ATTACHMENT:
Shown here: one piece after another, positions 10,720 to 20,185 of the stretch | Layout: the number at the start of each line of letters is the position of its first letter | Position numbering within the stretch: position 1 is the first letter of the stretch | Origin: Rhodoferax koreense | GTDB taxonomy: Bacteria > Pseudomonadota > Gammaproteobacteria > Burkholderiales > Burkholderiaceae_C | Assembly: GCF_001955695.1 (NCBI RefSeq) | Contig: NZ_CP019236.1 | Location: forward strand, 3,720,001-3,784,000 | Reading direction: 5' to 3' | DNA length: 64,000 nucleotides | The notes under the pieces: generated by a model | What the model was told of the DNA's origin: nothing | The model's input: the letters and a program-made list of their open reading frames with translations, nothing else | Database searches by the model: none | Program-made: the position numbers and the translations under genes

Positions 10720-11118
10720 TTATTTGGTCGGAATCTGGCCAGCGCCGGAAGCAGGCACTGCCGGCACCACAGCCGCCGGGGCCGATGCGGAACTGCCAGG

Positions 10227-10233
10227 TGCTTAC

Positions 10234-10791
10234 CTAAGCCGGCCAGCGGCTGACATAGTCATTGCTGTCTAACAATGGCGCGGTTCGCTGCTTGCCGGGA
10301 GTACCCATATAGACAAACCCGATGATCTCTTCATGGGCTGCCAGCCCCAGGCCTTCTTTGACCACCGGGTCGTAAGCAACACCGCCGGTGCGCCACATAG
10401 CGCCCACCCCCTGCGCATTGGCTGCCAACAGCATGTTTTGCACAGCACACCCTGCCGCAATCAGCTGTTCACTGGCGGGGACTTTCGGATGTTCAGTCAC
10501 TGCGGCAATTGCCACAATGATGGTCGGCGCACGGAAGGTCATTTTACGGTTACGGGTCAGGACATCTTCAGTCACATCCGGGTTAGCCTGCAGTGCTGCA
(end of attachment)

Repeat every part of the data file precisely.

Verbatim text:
Shown here: one piece after another, positions 10,720 to 20,185 of the stretch | Layout: the number at the start of each line of letters is the position of its first letter | Position numbering within the stretch: position 1 is the first letter of the stretch | Origin: Rhodoferax koreense | GTDB taxonomy: Bacteria > Pseudomonadota > Gammaproteobacteria > Burkholderiales > Burkholderiaceae_C | Assembly: GCF_001955695.1 (NCBI RefSeq) | Contig: NZ_CP019236.1 | Location: forward strand, 3,720,001-3,784,000 | Reading direction: 5' to 3' | DNA length: 64,000 nucleotides | The notes under the pieces: generated by a model | What the model was told of the DNA's origin: nothing | The model's input: the letters and a program-made list of their open reading frames with translations, nothing else | Database searches by the model: none | Program-made: the position numbers and the translations under genes

Positions 10720-11118
10720 TTATTTGGTCGGAATCTGGCCAGCGCCGGAAGCAGGCACTGCCGGCACCACAGCCGCCGGGGCCGATGCGGAACTGCCAGG

Positions 10227-10233
10227 TGCTTAC

Positions 10234-10791
10234 CTAAGCCGGCCAGCGGCTGACATAGTCATTGCTGTCTAACAATGGCGCGGTTCGCTGCTTGCCGGGA
10301 GTACCCATATAGACAAACCCGATGATCTCTTCATGGGCTGCCAGCCCCAGGCCTTCTTTGACCACCGGGTCGTAAGCAACACCGCCGGTGCGCCACATAG
10401 CGCCCACCCCCTGCGCATTGGCTGCCAACAGCATGTTTTGCACAGCACACCCTGCCGCAATCAGCTGTTCACTGGCGGGGACTTTCGGATGTTCAGTCAC
10501 TGCGGCAATTGCCACAATGATGGTCGGCGCACGGAAGGTCATTTTACGGTTACGGGTCAGGACATCTTCAGTCACATCCGGGTTAGCCTGCAGTGCTGCA